History of Racism in America’s Courts

The American court system was not designed to benefit any class or race of persons other than wealthy white citizens.  In fact, the courts were used for centuries as a tool to oppress black persons in this country, and it is only in the last half-century that minorities have begun to be viewed as equals in the justice system.  Under the law as pronounced by the courts if not by all people working in the justice system, anyway.  Today, despite the gains that have been made, there is still systemic racism in our court system.  If we are going to continue to move forward it is critically important that we know where we came from, what progress we have made, and where we are today.

Historical Discrimination in the Criminal Justice System

A good case can be made that “[t]he criminal justice system was created in such a way to disadvantage, subdue, and control certain minority groups, namely African Americans.”  Some examples:

  • The United States Constitution once considered African Americans to be 3/5 of a person – this was the result of a compromise between Northern and Southern states determining how slaves would be counted for purposes of representation and taxes.
  • Slave codes were enacted in the colonies and early states that applied only to African American slaves and were enforced by the courts.  South Carolina, for example, adopted its slave code in 1712 and based it on the British slave code used in Barbados.  Georgia and Florida also later adopted South Carolina’s model.   Among the many prohibitions and penalties was the death penalty for any slave who attempted to escape.
  • When laws were later enacted prohibiting the slave trade and providing for the death penalty for slave traders, very few white slave traders were prosecuted and convicted, much less sentenced to death.  This is an early example of how legislation can be passed but it is entirely ineffective unless enforced by the courts and, more importantly, the people.
  • Following the Emancipation Proclamation, Black Codes were enacted to replace the Slave Codes.  These laws targeted only black persons and included preventing them from voting, serving as jurors, and testifying in court against a white person.  Black persons were arrested, prosecuted, and then convicted by all white juries.
  • Historically and to a much lesser extent still today, blacks who committed alleged crimes against whites were tried by all white juries and received harsh punishments, while whites who committed alleged crimes against blacks were not arrested and prosecuted, or when they were they were often acquitted by all white juries – including innumerable cases of rape and murder/lynching.
  • Under Jim Crow laws, enacted by the states and enforced by the courts, African Americans were prosecuted and punished, often severely, for violating segregation laws that forbid black persons from entering theaters, schools, restaurants, buses, or other areas that were reserved for white persons only.
  • A quick google search will reveal that, even today, white police officers who straight up murder unarmed black suspects often are not prosecuted and, when they are, they often acquitted by all or mostly white juries.

Historical Discrimination Sanctioned by the United States Supreme Court

Until recent decades, the U.S. Supreme Court upheld many of the worst racist policies across the country, approving the worst kinds of discrimination including slavery and segregation.  Some examples:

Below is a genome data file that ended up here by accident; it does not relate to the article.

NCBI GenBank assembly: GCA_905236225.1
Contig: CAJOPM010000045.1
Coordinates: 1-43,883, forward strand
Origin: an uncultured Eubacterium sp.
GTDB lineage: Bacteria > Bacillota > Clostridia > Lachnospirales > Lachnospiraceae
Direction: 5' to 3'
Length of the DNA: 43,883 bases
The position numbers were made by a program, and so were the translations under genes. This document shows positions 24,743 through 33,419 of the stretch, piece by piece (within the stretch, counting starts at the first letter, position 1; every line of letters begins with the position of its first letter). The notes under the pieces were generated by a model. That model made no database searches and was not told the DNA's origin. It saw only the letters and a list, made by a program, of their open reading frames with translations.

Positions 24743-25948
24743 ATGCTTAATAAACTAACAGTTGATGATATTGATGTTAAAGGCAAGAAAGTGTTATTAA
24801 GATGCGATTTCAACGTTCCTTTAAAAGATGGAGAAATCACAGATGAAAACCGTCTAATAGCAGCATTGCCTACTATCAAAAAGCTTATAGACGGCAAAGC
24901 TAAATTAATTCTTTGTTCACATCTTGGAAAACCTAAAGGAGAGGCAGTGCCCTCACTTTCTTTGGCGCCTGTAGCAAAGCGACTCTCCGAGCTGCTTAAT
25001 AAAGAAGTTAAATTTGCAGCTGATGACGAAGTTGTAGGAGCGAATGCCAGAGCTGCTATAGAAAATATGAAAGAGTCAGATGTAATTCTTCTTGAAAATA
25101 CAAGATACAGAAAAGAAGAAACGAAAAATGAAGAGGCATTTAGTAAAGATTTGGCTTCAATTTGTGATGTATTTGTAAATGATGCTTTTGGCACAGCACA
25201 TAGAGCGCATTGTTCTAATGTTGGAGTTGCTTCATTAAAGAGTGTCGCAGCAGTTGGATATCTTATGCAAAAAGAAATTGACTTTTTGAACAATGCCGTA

• Scott v. Sanford – held that the plaintiff was the property of his white owner, had no standing to sue, and that the Bill of Rights does not apply to African Americans.  Otherwise, the Court reasoned, black people would have “the full liberty of speech in public and in private,” “to hold public meetings upon political affairs,” and “to keep and carry arms wherever they went.”
  • Pace v. Alabama – upheld the prohibition on inter-racial marriage which carried a minimum of 2 years up to 7 years in prison as a potential penalty.  The Court held that the statute was race neutral, because it was equally a prohibition on whites and blacks.
  • The Civil Rights Cases – that time the U.S. Supreme Court struck down the Civil Rights Act of 1875 and re-approved the system of segregation.
  • Plessy v. Ferguson – the U.S. Supreme Court again re-approves segregation.  Separate but equal is ok.
  • Cumming v. Richmond – the U.S. Supreme Court holds that if there is no separate school available for black students, they must do without an education.  The Court reached the same result in 1927 in Lum v. Rice for an Asian student.
  • Ozawa and Thind – a Japanese immigrant and then an Indian immigrant who also was a U.S. Army veteran tried to establish that Japanese persons (Ozawa), or Indian persons (Thind), are in fact white and should therefore be granted citizenship.  The Court disagreed.
  • Hirabayashi and Korematsu – Japanese Americans challenged the imposition of a curfew on Japanese Americans and then the U.S. government’s forced relocation of Japanese Americans to internment camps – accomplished by an executive order signed by the President – and the Court held that the forced confinement of 110,000 people was acceptable during wartime.

I believe that the U.S. and all states are slowly but steadily evolving away from our country’s court system’s racist past, 3 steps forward and 2 steps back.  Those who do not learn history are doomed to repeat it.  In this case, I fear that those who do not learn history are doomed to take more painful steps backward than would otherwise be necessary.

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